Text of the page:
No specimen will burn up to the holding clamp. No specimen will have afterglow of more than 60 seconds. 94 V-2 Same criteria as V-1 except specimens are allowed to drip and ignite the dry surgical cotton below the specimen. LIMITING OXYGEN INDEX (LOI) It is the minimum concentration of oxygen expressed as volume percent in a mixture of oxygen and nitrogen that will just support flaming combustion of a material initially at room temperature. UL-181 This test method is used for the fabrication of air duct and air connector systems for use in accordance with the standards of the National Fire Protection Association for installation of air conditioning and ventilating systems. UL-214 This test method is a standard for flame propagation of fabrics and films. Normally the readings are reported as the length of the charred material. A standard specimen of 2 x 10 is cut both in machine- as well as transverse-direction (5 of each) for the small flame test (flame height: 1 ), and 5 x 30 to 84 for large flame test (11 high). The bottom of the specimen is ignited for 12 sec and the flame is removed. The length of the charred material is measured and reported. E-84 This fire-test response standard for the comparative surface burning behavior of building materials is applicable to exposed surfaces such as walls and ceilings. The purpose of this test method is to determine the relative burning behavior of the material by observing the flame spread along the specimen. Flame spread and smoke density data are reported, however there is not necessarily a relationship between these two measurements. MOTOR VEHICLE SAFETY STANDARD 302 This standard specifies burn resistance requirements for materials used in the occupant compartments of motor vehicles. The federal standards requires that a specimen 100 x 356 x thickness (as utilized in the vehicle except where it exceeds 12.7mm, in that situation the specimen is reduced to 12.7 mm, shall not burn, nor transmit a flame front across its surface, at a rate of more than 4 inches/min. Each car manufacturer (Ford, GM, and Chrysler) has its own standards.

Product Code 100596 or 11371

Carrier Resin LLDPE (LDPE)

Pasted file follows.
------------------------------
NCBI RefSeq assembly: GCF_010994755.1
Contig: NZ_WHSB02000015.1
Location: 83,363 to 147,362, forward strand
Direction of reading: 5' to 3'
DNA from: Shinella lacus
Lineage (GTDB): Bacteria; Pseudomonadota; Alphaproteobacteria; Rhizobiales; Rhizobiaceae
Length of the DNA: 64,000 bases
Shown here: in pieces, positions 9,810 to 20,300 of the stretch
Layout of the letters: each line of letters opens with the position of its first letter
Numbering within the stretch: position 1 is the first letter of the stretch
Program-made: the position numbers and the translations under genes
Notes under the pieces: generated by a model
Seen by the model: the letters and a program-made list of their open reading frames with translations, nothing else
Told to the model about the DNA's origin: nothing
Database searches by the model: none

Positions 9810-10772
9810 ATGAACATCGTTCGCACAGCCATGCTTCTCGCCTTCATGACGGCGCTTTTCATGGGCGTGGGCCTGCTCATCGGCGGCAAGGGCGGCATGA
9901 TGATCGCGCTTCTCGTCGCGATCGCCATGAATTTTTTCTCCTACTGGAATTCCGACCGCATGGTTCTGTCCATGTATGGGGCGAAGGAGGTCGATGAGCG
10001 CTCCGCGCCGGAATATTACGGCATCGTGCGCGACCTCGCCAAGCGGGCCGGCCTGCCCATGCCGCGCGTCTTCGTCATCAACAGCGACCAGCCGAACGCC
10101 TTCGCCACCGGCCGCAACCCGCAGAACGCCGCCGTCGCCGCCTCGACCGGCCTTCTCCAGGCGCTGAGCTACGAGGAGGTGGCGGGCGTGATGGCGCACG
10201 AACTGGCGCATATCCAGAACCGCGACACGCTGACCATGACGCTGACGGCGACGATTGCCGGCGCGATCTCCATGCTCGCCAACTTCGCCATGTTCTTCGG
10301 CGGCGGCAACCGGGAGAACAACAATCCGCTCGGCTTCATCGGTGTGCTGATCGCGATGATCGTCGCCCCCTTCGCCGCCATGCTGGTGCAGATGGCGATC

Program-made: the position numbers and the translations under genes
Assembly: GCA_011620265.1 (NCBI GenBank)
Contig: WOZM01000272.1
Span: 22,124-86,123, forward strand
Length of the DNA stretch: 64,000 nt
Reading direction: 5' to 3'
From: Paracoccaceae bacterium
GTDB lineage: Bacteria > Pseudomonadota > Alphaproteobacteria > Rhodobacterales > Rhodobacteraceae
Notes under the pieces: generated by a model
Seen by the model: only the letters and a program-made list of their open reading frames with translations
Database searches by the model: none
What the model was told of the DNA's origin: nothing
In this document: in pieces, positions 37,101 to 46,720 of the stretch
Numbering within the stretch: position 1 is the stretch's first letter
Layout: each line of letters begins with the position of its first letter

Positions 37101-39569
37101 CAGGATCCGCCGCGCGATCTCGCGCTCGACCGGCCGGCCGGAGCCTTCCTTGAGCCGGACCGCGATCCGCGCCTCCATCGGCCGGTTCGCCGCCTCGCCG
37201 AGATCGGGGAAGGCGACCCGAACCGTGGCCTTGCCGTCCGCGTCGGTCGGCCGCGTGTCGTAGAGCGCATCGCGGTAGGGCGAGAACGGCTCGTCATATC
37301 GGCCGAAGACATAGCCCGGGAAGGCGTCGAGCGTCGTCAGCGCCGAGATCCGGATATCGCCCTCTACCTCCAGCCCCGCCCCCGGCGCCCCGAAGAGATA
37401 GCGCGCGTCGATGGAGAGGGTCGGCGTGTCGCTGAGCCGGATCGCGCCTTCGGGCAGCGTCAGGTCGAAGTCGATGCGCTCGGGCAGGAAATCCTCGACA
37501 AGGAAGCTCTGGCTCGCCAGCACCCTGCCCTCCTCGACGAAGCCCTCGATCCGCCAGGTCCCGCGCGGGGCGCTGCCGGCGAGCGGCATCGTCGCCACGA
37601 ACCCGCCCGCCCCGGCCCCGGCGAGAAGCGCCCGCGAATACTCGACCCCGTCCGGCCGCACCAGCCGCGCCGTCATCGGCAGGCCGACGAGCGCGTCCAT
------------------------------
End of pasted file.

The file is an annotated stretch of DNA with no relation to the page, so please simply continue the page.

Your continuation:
% FR Loading 60

Recommended Letdown for V-2 10-12

Recommended Letdown for V-0** 18-20

Comments High temperature application, MB slightly yellow in color, non blooming, good UV, better electrical properties High temperature application, yellow in color, Non blooming, good UV, better electrical properties MB slightly yellow in color, non blooming, good UV, high thermal stability, better electrical properties high temperature application, White in color, Non blooming, good UV, , better electrical properties Non halogenated Low Cost. Tendency to bloom, FR + Smoke Suppressant. Low Cost. Tendency to bloom.






100167 or 100466










101888 100530 101834 101199


60 70 60 52

Not Sure 9-10 10-12 12-14

100 15 13-15 16-18

Non Blooming, high thermal stability 190705 LLDPE 50 12-14 20 Black FR MB, Non Blooming, high thermal stability LR-92743 LLDPE 60 10-12 13-15 Non Blooming, high thermal stability as compared to LR92472 101121 LDPE 2.5 N/A N/A Smoke Suppressant, good UV properties 100532 mLLD 50 Not Sure 100 Non halogenated **NOTE: The V-0 rating of a material also depends on factors such as the molecular structure of the letdown resin (since that constitutes major chunk of the final compound) as well as the additives, which go with them. Higher the molecular weight lower the MFI greater the chances of achieving V-0. Molding grade polyolefins normally have a high tendency to drip because of its high MFI thus making it difficult to achieve V-0 rating. Under such circumstances, filler such as clay should be recommended at 10-14% letdown. The additives, which are basic in nature (such as CaCO3, DE etc.), reduce the efficiency of the halogenated flame-retardants. Higher FR MB letdown should be recommended in that case.

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Disclaimer: The information and recommendations contained in this document are based upon data collected by Ampacet and believed to be correct. However, no warranty of fitness for use or any other guarantees or warranty of any kind, expressed or implied, is made to the information contained herein, and Ampacet assumes no responsibility for the result of the use of the products and processes described herein. This is an uncontrolled document and information may be out of date.